After an individual who suffers from PCP addiction completes the detoxification process, an outpatient or inpatient PCP rehab program can assist him or her in overcoming full addiction. It can do so by addressing any underlying behavioral and psychological issues that a person with a PCP addiction may be suffering from.
PCP rehab can also help a person discover fresh, new, and more positive ways to cope with many of life’s circumstances. There has been research that has showcased long-term addiction treatment that can last up to 90 days and provides the most effective opportunities for lasting sobriety.
Think of it this way: more time spent in a PCP addiction treatment program can provide greater opportunities to further implement more positive life changes, break the cycle of chronic relapse, and create a relapse prevention plan. During PCP rehab, patients will work with addiction treatment professionals to further learn about the following:
- Work through a similar recovery curriculum or 12-step program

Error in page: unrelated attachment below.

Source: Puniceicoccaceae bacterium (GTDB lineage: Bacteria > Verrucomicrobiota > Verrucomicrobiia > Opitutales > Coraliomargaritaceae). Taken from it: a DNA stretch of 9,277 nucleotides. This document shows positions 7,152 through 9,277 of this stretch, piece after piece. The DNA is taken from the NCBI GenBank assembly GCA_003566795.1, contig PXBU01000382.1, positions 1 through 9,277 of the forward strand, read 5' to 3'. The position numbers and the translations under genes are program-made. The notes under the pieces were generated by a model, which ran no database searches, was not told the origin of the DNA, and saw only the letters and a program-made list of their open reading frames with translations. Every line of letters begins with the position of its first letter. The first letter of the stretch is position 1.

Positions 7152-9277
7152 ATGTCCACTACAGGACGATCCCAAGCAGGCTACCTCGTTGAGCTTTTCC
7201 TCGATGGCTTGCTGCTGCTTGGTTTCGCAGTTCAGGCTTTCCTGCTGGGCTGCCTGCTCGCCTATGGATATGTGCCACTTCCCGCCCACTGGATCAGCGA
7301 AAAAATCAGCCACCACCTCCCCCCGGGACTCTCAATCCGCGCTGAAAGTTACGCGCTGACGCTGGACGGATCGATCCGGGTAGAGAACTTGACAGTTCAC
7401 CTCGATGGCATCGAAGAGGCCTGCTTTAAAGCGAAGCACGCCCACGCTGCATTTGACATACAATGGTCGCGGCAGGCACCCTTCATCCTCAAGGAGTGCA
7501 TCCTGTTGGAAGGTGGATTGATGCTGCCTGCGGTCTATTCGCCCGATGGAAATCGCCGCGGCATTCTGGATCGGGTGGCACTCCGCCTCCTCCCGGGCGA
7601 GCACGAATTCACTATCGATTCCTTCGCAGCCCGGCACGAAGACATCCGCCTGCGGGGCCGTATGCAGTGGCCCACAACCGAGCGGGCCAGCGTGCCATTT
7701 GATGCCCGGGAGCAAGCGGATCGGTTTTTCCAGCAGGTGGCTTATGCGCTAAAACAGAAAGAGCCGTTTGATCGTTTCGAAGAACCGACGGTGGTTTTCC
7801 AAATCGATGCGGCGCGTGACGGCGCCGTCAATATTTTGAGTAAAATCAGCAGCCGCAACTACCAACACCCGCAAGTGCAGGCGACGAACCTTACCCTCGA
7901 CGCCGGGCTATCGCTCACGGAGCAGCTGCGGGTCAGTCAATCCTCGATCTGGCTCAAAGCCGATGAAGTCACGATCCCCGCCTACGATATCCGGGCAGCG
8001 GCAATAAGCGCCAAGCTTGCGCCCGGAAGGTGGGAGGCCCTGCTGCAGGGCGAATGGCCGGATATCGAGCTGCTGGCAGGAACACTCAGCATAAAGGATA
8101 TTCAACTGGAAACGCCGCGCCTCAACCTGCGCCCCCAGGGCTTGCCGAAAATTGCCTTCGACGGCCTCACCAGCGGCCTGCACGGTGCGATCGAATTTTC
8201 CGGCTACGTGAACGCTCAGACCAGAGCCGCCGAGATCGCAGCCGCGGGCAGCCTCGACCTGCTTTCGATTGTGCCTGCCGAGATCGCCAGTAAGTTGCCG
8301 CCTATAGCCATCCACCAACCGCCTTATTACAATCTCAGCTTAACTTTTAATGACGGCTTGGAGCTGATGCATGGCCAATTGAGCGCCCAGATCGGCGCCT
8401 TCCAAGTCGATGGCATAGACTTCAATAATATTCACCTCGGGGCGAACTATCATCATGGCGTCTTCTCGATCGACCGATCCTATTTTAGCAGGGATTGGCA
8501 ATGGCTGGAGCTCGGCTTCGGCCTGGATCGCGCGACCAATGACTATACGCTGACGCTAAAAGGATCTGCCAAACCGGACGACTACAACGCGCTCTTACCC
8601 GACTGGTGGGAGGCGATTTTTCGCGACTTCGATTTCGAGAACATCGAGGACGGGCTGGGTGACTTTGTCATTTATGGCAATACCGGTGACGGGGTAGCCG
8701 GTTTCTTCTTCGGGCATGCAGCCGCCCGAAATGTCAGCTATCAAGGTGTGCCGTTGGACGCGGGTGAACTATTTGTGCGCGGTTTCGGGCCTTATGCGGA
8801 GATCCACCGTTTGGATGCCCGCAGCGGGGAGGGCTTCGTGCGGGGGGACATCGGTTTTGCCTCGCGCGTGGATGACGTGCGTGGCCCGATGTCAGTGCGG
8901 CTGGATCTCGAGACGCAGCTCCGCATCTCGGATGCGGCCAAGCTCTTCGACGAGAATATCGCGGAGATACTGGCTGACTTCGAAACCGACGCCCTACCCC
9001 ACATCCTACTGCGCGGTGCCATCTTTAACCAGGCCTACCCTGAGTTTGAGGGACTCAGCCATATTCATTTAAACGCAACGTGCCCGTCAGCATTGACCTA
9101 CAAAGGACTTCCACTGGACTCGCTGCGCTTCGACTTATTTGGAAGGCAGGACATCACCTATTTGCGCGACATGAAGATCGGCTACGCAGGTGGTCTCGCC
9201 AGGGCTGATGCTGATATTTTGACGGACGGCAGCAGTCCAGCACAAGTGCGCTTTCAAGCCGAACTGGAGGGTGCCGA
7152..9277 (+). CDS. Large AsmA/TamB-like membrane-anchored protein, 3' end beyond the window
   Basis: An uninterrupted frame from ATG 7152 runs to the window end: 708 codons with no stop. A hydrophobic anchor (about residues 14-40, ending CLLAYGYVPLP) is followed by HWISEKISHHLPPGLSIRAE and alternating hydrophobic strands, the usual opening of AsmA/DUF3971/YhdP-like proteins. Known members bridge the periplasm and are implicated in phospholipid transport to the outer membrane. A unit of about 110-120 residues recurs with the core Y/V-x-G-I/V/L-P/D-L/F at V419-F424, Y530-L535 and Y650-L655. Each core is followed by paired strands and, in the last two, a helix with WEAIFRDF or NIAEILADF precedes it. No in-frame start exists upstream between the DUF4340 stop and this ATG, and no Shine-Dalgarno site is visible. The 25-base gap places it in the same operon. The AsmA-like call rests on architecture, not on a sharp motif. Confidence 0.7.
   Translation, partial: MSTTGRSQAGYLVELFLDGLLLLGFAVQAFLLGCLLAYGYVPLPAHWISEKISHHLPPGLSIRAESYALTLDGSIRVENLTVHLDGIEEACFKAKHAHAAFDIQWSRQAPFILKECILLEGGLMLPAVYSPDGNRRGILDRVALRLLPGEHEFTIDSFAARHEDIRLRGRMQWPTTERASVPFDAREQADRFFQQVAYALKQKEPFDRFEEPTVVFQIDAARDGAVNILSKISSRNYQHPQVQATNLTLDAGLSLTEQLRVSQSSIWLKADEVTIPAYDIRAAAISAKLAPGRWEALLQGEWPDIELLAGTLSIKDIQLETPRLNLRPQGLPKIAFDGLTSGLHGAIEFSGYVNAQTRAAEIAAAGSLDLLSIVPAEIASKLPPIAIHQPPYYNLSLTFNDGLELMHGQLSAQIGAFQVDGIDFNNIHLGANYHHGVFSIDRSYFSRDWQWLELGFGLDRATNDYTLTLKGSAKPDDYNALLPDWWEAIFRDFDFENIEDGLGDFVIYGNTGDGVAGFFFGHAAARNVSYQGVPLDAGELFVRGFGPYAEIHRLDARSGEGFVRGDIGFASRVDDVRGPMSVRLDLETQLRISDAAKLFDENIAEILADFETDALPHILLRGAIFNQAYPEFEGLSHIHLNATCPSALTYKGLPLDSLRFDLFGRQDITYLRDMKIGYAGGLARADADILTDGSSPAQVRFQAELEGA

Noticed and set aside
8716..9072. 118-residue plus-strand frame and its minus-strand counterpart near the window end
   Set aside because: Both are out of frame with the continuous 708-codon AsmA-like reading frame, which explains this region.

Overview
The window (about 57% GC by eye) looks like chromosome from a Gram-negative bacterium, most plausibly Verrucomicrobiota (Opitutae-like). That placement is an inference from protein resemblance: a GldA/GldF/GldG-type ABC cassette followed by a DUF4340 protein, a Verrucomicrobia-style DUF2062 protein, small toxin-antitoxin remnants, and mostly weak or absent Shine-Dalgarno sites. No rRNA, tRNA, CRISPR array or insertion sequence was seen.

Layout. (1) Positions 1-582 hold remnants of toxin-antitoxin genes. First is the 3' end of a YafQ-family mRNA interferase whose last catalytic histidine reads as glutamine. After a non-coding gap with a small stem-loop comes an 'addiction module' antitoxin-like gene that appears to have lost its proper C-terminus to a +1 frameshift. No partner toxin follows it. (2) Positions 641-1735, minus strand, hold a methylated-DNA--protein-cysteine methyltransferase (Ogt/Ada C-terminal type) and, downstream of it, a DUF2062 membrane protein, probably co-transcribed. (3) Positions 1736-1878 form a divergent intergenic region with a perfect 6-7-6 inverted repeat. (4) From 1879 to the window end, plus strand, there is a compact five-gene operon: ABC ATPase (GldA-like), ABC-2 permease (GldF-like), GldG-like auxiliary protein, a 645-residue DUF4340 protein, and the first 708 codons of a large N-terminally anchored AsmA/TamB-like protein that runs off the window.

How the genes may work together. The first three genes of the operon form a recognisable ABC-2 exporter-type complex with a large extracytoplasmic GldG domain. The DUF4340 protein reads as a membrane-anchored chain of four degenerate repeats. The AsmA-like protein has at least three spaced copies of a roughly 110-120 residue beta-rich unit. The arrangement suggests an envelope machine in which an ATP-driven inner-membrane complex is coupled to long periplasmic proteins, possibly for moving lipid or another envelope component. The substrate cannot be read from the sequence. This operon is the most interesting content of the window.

- Recognize and work through high-risk situations in recovery
- Gain necessary
- Disease of addiction
PCP addiction treatment programs often also include family therapy and family support to address the needs of the complete family unit, not just the individual addicted. Overall, these objectives are attained with evidence-informed treatment methods that can include:
- Chemical dependency addiction
- Ongoing peer support
- Individual counseling
- Behavioral therapy
- Family counseling
- Group counseling
PCP Abuse Tackled at Harmony Ridge Today
If you or someone you know is facing a PCP addiction or engaging in PCP abuse, help is available. We can help you manage your drug cravings and make the withdrawal process much smoother. Our evidence-based treatment models are specialized for each individual.
Lastly, our behavioral therapies are super effective in reversing negative behavior thoughts and patterns. It can boost positive self-esteem and self-image throughout you. Let’s get started.
https://www.samhsa.gov/data/sites/default/files/cbhsq-reports/NSDUHNationalFindingsReport2018/NSDUHNationalFindingsReport2018.pdf https://teens.drugabuse.gov/blog/post/what-are-signs-having-problem-drugs https://www.ncbi.nlm.nih.gov/pmc/articles/PMC3506170/ https://medlineplus.gov/ency/article/002526.htm https://www.nami.org/mhstats